In a New York City fifty years in the future, Detective Eve Dallas tracks down those who break the law - including the ones sworn to uphold it.
Eve Dallas and her partner, Peabody, are following up on a brutal, senseless crime - an elderly grocery owner killed by three stoned punks for nothing more than kicks and snacks. And for the first time, Peabody is primary detective on the case, which means she has to get used to a new level of authority and responsibility. Good thing she learned the ropes from a master like Eve.
But after rounding up the perps, Peabody stumbles upon a much trickier situation. Determined to start working out as hard as she grills suspects, she chooses to do it at the old, rarely-used gym at Central. After a grueling workout, she squeezes into one of the narrow shower stalls, happy to have the place to herself. Just after she shuts the water off, the gym door clatters open - and while she cringes inside the stall, trying not to make a sound, Peabody overhears two fellow officers, Garnet and Oberman, arguing. References are made to delivering product, and a house in the islands, and someone named Keener who’s supposed to look like an OD. It doesn’t take long for a naked and vulnerable Peabody to realize that both officers are crooked - guilty not just of corruption but of murder as well. Fortunately, the two clear out of the locker room without realizing there was a witness.
Eve Dallas may have trained Peabody well - but this is too dangerous for one person to take on alone. Now Peabody, Eve, and her husband, Roarke, must try to get the hard evidence they need to bring the dirty cops down - knowing all the while that the two have already killed to keep their secret, and are no doubt willing to do it again.
©2011 J.D. Robb (P)2011 Brilliance Audio, Inc.
IMHO, save your credits; this book does not measure up to the usual Eve Dallas books, many of which (including the last most recent) I have read in a couple of days for light vacation reading. I did not care for this book very much in the audio format, though I have listened to almost the entire book walking back & forth to work. At times I wonder why I bother to finish it; perhaps I am hoping it will improve. The narration is overdone and phoney -- perhaps this is a series better read than listened to, so boring parts can be quickly skipped. The sarcasm is frighteningly bitter. It's a very terrible world portrayed. It's rather brainless, too. This book was written just to sell -- is very over commercialized and has no substance. JD Robb can do better than this.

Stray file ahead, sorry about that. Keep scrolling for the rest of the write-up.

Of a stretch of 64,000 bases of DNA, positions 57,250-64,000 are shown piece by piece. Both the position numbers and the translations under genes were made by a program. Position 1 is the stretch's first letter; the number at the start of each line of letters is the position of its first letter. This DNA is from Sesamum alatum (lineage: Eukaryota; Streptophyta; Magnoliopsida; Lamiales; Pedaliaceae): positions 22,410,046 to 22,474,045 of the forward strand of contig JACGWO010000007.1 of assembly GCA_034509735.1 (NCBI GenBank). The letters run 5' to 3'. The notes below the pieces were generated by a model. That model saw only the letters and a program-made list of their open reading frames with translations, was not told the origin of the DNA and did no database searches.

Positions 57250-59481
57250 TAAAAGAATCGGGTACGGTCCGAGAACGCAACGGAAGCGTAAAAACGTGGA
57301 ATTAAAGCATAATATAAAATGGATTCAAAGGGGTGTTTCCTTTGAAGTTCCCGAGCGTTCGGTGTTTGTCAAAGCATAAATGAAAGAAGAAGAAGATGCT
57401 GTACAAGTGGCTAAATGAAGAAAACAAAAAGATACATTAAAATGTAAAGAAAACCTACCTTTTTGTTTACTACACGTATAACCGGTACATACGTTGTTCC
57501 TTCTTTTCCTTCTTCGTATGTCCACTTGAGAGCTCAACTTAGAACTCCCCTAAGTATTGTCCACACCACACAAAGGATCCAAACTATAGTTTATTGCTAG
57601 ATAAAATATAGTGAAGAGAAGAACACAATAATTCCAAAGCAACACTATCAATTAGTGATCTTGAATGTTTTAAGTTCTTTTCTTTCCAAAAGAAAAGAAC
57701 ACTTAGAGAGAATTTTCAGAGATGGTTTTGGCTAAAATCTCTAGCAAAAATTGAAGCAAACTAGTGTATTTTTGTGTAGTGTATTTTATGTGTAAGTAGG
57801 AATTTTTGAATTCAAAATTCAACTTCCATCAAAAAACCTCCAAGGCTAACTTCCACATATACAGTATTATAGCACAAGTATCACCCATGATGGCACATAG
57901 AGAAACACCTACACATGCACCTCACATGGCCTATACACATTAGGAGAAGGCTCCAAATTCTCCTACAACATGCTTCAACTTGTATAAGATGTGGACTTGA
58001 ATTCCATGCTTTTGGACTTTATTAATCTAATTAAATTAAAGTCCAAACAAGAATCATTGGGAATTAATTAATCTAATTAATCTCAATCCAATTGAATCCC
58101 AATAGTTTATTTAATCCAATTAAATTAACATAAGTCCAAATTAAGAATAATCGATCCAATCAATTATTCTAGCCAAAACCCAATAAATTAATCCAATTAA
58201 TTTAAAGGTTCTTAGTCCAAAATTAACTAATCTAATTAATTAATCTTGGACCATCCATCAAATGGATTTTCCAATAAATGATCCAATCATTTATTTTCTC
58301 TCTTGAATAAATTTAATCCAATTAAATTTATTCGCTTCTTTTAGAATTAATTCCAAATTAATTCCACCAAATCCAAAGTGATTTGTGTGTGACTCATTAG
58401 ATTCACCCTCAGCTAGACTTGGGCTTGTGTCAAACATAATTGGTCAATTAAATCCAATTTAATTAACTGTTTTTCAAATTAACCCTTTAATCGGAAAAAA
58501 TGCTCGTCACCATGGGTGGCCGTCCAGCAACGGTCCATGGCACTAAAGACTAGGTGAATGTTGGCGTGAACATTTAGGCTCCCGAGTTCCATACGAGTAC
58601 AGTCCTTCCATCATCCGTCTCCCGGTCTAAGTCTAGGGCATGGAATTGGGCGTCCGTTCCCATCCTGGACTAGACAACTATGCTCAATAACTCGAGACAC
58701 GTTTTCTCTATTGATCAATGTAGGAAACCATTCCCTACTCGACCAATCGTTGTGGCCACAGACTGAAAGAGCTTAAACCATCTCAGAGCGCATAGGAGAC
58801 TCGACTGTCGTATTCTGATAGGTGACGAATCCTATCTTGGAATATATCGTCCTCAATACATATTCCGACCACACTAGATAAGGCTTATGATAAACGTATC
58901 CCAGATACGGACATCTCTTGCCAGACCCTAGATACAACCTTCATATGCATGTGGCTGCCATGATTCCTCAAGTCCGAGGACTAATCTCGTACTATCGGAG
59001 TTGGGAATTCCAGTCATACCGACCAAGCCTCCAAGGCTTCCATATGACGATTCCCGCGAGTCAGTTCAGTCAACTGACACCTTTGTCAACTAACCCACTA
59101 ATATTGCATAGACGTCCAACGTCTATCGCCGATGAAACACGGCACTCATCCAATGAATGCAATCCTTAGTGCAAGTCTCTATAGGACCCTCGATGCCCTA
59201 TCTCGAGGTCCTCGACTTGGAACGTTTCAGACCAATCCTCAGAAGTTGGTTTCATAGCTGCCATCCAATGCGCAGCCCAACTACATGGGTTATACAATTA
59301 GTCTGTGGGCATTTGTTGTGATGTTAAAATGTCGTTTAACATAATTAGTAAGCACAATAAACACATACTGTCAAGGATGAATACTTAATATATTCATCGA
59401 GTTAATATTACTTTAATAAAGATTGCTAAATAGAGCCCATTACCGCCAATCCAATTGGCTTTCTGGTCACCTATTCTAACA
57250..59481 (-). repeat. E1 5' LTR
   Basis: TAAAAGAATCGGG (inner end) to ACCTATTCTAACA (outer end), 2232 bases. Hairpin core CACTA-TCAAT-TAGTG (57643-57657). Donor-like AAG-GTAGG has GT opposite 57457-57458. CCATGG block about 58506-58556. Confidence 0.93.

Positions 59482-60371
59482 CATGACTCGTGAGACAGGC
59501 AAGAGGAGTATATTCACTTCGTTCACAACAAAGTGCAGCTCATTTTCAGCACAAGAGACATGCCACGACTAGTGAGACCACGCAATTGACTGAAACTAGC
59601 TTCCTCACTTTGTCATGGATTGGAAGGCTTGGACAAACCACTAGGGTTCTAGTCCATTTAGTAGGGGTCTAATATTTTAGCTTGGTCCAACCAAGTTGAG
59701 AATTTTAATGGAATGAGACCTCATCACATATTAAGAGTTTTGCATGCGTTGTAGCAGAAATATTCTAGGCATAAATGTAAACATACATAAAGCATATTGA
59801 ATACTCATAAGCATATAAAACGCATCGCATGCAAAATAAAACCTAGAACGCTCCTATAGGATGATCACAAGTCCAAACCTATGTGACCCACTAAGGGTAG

Susan Ericksen is fantastic in her narration of this series. "Treachery in Death" was really enjoyable. I have gone back and listened to the earlier books in this series several times, just because they are so entertaining. If you have followed this series don't miss this one. Enjoy!
Audible listener who's grateful for a long commute!
The 'In Death' series is reliable. Norah Roberts, writing as J.D. Robb, publishes a new Lt. Eve Dallas in mid-February and mid-September every year. Reading them is a bit like going to a Black Angus Streak House. Sure, it's a chain - but the standards are high and you can expect a good meal.
'Treachery in Death' doesn't disappoint, although it's a bit of a departure. In this book, Robb tells you 'who dunnit' up front. The question is how Dallas is going to catch - entrap - a corrupt colleague, Renee Oberman, another lieutenant who relies on family connections, manipulation, micromanagement, sex and terror to run an illegal enterprise.
There's very little Sci-Fi in this one, and I missed that. Other than flying cars, the technology in this one is already here.
Along the way, Dallas mentors her former aid/now detective, Peabody; and inadvertently plays matchmaker for two friends. Roarke, the love of Dallas' life, is a constant support.
Robb's dialogue is good, and her take on effective leadership is as keen now as it is in 2060. I've gotten used to Susan Ericksen's narration style (after spending half of my listen of 'Holiday in Death' wondering if Peabody was a droid).
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I have tried to listen to this book and finally had to turn it off after about an hour. The narrator is annoying at best and there is nothing sucking me in to force myself to listen on. A waste of a book credit.
Maybe it's just me, but I really found the narrator annoying. On a couple of occassions, I actually had to stop listening. Frankly, I wasn't sure if I could get through the entire book.
As always I love the performance by Susan Ericksen. The book was so wonderful.
I get audio books to help me sleep ( its like being read to sleep by someone) This book had a plot so good i didn't want to sleep i just wanted to lay in bed and listen.
Roarke... oh my... the way she add the acsent adds to the book. Also the was when she reads the tender loveing moments she moments she uses a soft loving voice. Susan Ericksen is the best and only narrarator for the whole series.
I laughed at a few part another favorite of mine... some humor add... As always i hate to see (or in this case (hear)) the end. Always wanting more
Biomedical entrepreneur. Lifelong Libertarian. Yoga enthusiast.
This is the first Robb book I've read, and clearly the last. It has nothing going for it: an uninteresting story line, blah prose, barely any development of the characters.
I have listened to every single book in this series and this is the worst by far. I got tired of listening to Eve and Roarke compliment each other. Let's get back to the great stories you have told for years. As always the narration is perfection.
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